Bromine monochloride is an inorganic compound composed of Br and Cl atoms. Both of these are halogens, and BrCl belongs to a class of interhalogen compounds.
BrCl is a golden yellow gas at room temperature. It is very reactive and unstable. Bromine monochloride’s boiling and melting points are 5°C and -66°C, respectively. It has an irritating odor.
It is soluble in organic solvents like ether and CS2, and water. Its density is 2.32 g/mL
It is a strong oxidizing agent. It is used as an industrial disinfectant. It also finds its applications in analytical chemistry to determine low Hg levels.
At room temperature, it decomposes to form bromine and chlorine gases.
BrCl is a covalent compound as the constituents are halogens and share one electron to form a covalent bond.
This article will discuss the procedure to find the Lewis structure, shape, hybridization, and polarity of BrCl.
Let us check the below subheadings for studying its lewis structure, geometry, polarity, and hybridization.
BrCl Lewis Structure
Lewis structure or electron dot structure represents the type of bond and arrangement of constituent atoms with respect to each other.
These structures can also be referred to as electronic structures.
A dot represents a valence electron, and two dots (two electrons) can form a bond.
The best Lewis structure is the one in which octet rule and formal charges are satisfied.
• Octet Rule – It is valid for main group elements. The elements make bonds so that all the atoms in a molecule have eight valence electrons.
This is because they imitate the noble gases, which are considered inert and stable.
To have noble gas-like characteristics, they attain a configuration similar to that of a noble gas.
• Formal Charge – In a neutral molecule, the net charge is zero.
Even if equal and opposite charges are present on atoms of a molecule, it is possible for a molecule to be neutral.
It compares valence electrons around an isolated atom versus the valence electrons around a bonded atom.
Steps to Draw Lewis Structure of BrCl
Step 1. Calculate the total number of valence electrons in the molecule.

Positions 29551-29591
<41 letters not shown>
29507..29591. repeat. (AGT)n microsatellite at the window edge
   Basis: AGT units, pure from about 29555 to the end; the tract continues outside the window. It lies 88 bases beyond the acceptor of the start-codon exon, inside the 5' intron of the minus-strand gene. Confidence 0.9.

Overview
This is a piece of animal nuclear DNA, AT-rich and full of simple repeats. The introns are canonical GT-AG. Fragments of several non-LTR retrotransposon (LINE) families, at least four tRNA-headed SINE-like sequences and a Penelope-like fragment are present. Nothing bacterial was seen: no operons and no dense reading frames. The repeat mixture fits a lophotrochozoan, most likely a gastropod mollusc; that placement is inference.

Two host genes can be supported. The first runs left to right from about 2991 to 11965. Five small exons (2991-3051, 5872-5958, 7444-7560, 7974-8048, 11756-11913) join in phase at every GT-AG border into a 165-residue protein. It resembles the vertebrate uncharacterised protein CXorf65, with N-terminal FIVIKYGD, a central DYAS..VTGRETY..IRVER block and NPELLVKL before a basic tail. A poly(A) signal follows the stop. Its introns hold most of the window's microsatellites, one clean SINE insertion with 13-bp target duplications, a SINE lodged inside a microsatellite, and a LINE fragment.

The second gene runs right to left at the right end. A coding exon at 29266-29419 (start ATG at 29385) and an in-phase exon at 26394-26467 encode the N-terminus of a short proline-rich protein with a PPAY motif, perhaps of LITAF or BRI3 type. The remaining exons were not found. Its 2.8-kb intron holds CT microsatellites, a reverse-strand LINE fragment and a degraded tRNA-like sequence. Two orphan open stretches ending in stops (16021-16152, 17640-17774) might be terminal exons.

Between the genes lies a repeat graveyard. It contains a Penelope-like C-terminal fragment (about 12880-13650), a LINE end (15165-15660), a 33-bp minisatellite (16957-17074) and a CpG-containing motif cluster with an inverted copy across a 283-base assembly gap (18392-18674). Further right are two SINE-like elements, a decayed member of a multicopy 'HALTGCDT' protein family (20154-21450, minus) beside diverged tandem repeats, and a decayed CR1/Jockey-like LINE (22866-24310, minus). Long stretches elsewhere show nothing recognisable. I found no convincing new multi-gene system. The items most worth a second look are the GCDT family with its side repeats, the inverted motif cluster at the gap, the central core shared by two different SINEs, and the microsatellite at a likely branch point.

It is calculated by adding up the valence electrons on all atoms.
In the case of a cation, we subtract the charge from the sum, and for anion, we add the charge to the sum.
|Atom||Atomic Number||Group Number||Valence electrons according to group number||Electronic configuration (E.C.)||Valence shell from E.C.||Valence electrons from E.C.|
|Br||35||17||7||1s2 2s2 2p6 3s2 3p64s23d104p5||n=4||7|
|Cl||17||17||7||1s2 2s2 2p6 3s2 3p5||n=3||7|
|Total number of valence shell electrons= 7 + 7 =14|
Elemental Lewis dot structures are shown.
Step 2. Choose the central atom.
For a diatomic molecule, there is no concept of a central atom. A commonly less electronegative element is chosen as the central atom.
Step 3. Draw a skeletal diagram of the molecule.
A skeletal diagram is drawn in which elemental symbols are arranged.
Step 4. Arrange the valence electrons around individual atoms.
The total valence shell electrons of the molecules (calculated in step 1) are placed according to the preferred bond formation.
Elemental Lewis dot structures are drawn.
Step 5. Complete the octet of atoms by forming bonds.
Initially, a single bond is formed between two atoms.
Chlorine and bromine atoms have attained octet configuration.
Step 6. Calculate the formal charge on all atoms.
The formal charge is calculated using the formula.
|Atom||Total number of valence electrons in a free atom||Total number of lone pairs||(Total number of bonding electrons) *0.5||Formal Charge|
The lewis structure so formed is best as both the octet rule and formal charges are satisfied.
The molecule BrCl3 is also made up of the same atoms. You must also read out the article on the lewis structure on BrCl3.
For a better understanding, one can go through this video.
Lewis dot structure is one of the primary and oldest methods to determine the bonding and arrangement of atoms in a molecule. Sometimes, it can help in predicting shape but not always.
It fails to tell us about the exact geometry and shape of a compound, especially for polyatomic compounds.
Geometry is a 3D arrangement of atoms and bonds. The shape can be the same as geometry or different from it.